(Bloomberg) -- Turkey’s central bank is standing by its promise of a positive real rate of return to investors despite five interest-rate cuts that Governor Murat Uysal conceded “were a bit deep.”
Speaking Wednesday in interviews with Turkish TV at the World Economic Forum in Davos, Switzerland, Uysal said returns will run above zero based on the projected path of slowing inflation. The governor, installed last July, also downplayed concerns that the lack of a buffer against market sell-offs could now present a threat by saying the country has had negative real rates in the past.
“Our interest rates steps in 2019 were a bit deep,” Uysal said. “I can say that we have entered a period in which we need to fine-tune inflation and monetary policy.”
The governor spoke a week after Turkish policy makers delivered the smallest decrease since embarking on an easing cycle last year. The 75-basis-point rate cut to 11.25% pushed the benchmark below zero when adjusted for inflation, which approached 12% in December.
Uysal predicted that price growth will start slowing from the second quarter and drop to single digits from the second half. It’s still expected to remain elevated in the first quarter at around 11.5%, he added.
Turkey’s central bank projects inflation will end this year year at 8.2%, according to its latest inflation report published in October. New forecasts are due next week.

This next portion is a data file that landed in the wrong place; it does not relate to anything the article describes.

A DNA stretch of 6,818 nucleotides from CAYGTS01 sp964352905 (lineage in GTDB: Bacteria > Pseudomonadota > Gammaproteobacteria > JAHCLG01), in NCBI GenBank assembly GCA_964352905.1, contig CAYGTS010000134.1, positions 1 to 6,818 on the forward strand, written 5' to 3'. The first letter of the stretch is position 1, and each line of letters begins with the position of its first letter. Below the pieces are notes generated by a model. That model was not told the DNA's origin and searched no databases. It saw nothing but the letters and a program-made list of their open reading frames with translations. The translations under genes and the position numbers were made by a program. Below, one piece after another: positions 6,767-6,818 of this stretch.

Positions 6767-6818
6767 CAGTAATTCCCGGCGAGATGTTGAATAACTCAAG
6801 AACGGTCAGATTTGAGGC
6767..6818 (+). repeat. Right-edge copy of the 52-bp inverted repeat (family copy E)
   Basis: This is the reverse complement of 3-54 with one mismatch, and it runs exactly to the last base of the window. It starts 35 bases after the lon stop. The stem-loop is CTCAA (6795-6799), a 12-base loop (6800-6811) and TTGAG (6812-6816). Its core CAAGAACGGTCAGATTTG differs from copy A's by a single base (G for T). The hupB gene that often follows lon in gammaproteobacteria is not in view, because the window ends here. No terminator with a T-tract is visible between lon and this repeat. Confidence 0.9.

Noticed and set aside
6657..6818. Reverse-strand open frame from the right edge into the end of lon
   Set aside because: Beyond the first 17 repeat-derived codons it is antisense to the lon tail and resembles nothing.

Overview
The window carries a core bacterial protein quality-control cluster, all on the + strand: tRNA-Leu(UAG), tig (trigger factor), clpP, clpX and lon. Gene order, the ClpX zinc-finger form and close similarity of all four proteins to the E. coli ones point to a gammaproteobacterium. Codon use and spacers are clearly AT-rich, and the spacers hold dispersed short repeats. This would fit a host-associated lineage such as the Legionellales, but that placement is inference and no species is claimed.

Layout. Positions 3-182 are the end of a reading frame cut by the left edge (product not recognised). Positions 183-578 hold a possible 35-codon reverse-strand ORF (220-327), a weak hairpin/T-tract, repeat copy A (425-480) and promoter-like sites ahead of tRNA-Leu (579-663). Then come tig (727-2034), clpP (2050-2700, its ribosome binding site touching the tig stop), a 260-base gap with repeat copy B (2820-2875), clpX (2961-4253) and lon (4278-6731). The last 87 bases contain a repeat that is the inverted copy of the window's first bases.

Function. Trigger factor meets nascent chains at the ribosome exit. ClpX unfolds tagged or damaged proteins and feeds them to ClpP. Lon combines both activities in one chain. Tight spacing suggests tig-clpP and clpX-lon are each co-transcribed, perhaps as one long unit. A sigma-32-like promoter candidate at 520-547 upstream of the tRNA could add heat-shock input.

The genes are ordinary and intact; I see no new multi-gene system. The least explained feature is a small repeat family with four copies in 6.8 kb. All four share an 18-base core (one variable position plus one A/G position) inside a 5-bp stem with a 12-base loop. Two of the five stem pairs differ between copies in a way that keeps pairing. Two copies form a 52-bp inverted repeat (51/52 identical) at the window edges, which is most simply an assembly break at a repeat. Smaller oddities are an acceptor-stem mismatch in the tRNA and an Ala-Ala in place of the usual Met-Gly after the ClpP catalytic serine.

President Recep Tayyip Erdogan, who’s repeatedly said rates will fall into single digits this year, contends higher borrowing costs cause rather than prevent inflation. Most economists and central banks around the world believe the opposite to be true.
Treasury and Finance Minister Berat Albayrak said this week it’s the nominal interest rate that “matters more” and suggested the country’s currency should be at a more favorable level.
The lira has held up well as the central bank has eased policy, notching the emerging world’s fifth-best performance against the dollar so far this year. It gained on Wednesday versus the U.S. currency for the first time in four days.
Here are other highlights from Uysal’s speech:
Inflation, currency, demand conditions and trade created room for front-loaded cuts in 2019Turkey’s latest cut was “measured,” next steps will be data-drivenThe central bank won’t allow high volatility in the lira marketIncreasing the number of monetary policy meetings to 12 from eight allows the central bank to act faster; the new schedule is “more comforting”The real exchange rate continues to support positive developments in the current-account balance
The central bank under Uysal cut the benchmark by 12 percentage points last year.
(Updates with lira’s performance in ninth paragraph)
To contact the reporter on this story: Cagan Koc in Istanbul at firstname.lastname@example.org
To contact the editors responsible for this story: Onur Ant at email@example.com, Amy Teibel, Paul Abelsky
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